Secure Tunnels to localhost using ngrok

By | May 6, 2018

Secure Tunnels to localhost using ngrok

ngrok is a free tool that allows you to expose a web server running on your local machine to the internet. It includes additional functionality that makes it easy to install and manage itself as a native operating system service on Windows, OS X and Linux.

It is is a multiplatform tunnelling, reverse proxy software that establishes secure tunnels from a public endpoint such as internet to a locally running network service while capturing all traffic for detailed inspection and replay.

The following are the issues that we were facing before Ngrok deployment:

  1. Unable to expose localhost application directly to internet without DMZ & other network configuration
  2. Unable to demonstrate an application to Client on urgent basis
  3. Unable to share websites for testing purpose
  4. Develop any services which consume Webhooks (HTTP CallBacks)
  5. Can’t share a website temporarily that is running only on our developer machine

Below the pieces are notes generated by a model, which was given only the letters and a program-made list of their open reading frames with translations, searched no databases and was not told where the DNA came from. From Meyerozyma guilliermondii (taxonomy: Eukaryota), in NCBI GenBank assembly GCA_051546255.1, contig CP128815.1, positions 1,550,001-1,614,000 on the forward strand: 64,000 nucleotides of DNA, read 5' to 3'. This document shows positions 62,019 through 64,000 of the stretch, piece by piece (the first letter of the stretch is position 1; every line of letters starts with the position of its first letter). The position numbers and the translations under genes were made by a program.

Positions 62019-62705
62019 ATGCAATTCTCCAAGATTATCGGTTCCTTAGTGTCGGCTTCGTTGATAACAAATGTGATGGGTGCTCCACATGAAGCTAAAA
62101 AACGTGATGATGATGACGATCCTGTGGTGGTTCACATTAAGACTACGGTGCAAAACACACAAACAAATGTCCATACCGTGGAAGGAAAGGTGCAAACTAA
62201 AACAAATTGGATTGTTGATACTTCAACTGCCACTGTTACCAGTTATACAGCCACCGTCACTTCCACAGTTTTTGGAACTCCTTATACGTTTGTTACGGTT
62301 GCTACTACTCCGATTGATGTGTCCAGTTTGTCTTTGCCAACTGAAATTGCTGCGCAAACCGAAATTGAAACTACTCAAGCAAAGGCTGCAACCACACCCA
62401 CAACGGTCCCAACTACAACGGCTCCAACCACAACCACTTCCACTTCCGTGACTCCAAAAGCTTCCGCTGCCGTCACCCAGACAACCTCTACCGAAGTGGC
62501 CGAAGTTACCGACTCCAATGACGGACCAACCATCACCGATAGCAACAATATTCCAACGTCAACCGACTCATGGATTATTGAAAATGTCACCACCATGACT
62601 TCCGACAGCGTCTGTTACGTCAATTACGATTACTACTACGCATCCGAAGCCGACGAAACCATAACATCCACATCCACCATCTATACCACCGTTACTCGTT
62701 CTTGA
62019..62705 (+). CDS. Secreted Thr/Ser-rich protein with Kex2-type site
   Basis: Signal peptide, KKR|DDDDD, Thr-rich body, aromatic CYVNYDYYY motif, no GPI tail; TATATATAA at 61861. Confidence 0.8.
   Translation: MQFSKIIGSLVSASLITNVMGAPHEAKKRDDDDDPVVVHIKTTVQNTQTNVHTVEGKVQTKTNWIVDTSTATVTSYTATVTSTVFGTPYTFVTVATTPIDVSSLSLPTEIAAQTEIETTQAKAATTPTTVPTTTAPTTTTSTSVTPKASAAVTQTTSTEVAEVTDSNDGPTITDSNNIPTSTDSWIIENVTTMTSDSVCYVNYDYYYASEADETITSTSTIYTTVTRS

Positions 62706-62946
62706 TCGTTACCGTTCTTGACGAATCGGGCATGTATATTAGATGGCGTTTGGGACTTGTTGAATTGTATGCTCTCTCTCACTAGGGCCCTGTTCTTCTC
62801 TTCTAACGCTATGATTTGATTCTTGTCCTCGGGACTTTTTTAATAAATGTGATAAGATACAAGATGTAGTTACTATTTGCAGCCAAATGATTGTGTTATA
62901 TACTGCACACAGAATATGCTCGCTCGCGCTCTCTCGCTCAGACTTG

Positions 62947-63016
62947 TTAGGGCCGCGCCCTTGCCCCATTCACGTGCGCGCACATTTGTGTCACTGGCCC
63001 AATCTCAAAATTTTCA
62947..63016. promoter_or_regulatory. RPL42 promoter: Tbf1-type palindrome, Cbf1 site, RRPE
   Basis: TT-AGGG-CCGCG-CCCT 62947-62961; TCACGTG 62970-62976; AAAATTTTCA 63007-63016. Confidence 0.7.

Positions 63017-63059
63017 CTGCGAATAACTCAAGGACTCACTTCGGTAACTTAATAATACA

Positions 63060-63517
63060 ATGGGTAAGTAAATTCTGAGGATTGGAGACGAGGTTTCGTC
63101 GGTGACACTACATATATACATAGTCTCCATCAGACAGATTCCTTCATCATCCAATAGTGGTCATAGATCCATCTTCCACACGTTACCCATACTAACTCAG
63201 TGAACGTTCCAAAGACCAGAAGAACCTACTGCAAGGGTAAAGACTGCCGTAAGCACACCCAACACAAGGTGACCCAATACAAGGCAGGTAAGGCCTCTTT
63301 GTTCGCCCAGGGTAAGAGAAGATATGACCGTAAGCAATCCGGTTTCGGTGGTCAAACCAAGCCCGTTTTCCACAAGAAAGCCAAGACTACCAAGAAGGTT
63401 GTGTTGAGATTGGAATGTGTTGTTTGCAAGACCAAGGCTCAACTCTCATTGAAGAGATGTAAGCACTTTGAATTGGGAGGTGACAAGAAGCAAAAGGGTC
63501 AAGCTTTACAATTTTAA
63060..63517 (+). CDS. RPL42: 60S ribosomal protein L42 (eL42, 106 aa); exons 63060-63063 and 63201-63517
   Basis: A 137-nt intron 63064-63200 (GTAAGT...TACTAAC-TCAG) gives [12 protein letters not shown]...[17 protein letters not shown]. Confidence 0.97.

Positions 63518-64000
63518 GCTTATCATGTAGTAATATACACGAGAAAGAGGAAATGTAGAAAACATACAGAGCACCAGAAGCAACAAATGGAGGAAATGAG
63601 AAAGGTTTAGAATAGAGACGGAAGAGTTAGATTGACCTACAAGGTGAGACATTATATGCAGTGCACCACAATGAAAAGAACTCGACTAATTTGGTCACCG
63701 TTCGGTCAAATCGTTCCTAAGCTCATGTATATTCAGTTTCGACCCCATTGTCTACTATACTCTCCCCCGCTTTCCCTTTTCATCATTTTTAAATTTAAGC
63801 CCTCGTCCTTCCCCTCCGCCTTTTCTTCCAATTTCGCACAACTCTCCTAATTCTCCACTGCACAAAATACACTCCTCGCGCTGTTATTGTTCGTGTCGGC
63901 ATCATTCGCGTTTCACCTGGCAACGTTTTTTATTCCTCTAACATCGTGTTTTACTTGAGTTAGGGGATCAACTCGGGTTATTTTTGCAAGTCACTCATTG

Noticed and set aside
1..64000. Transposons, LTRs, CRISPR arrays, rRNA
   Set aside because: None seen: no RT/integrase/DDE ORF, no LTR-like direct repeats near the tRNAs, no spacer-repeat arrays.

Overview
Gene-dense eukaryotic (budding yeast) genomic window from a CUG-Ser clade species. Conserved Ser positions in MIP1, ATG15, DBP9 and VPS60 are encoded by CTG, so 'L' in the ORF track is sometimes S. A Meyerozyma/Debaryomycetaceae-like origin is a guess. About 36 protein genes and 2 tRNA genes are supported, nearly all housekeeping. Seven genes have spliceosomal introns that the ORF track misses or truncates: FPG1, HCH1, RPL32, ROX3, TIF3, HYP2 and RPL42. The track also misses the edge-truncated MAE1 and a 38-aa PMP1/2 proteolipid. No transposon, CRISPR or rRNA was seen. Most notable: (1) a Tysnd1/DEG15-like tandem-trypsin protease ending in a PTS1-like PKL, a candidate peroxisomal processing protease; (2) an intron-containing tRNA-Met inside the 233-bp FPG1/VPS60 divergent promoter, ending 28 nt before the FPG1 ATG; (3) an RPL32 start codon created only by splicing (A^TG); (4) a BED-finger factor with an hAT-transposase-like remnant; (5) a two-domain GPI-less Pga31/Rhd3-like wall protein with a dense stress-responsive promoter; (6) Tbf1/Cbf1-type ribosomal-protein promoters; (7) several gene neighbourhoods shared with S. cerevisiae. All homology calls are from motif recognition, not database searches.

6. Time Consuming on network and DNS configurations
  7. Can’t debug or inspect HTTP Traffic in a precise manner
  8. Can’t run networked services on machines that are firewalled off from the internet
  9. Unable to expose application behind http proxy
  10. Unable to forward non-http and non-local network services

It’s really easy to install and use

ngrok is built in Go so it is packaged as binaries for each major platform. To install ngrok do the following:

  1. Download the package for your system
  2. Unzip the package
  3. There is no step 3!

Once you have ngrok installed, using it to tunnel to an application running on, say, port 3000 is as easy as:

$ ./ngrok http 3000

Once you’ve unzipped the ngrok executable move it to a folder that’s in your $PATH then you can run ngrok from anywhere you want on the command line by just typing:

$ ngrok http 3000

It has a dashboard
http://127.0.0.1:4040

You can secure your tunnels

$ ngrok http -auth "user:password" 3000

You can use custom subdomains

$ ngrok http -subdomain=thisisreallycool 3000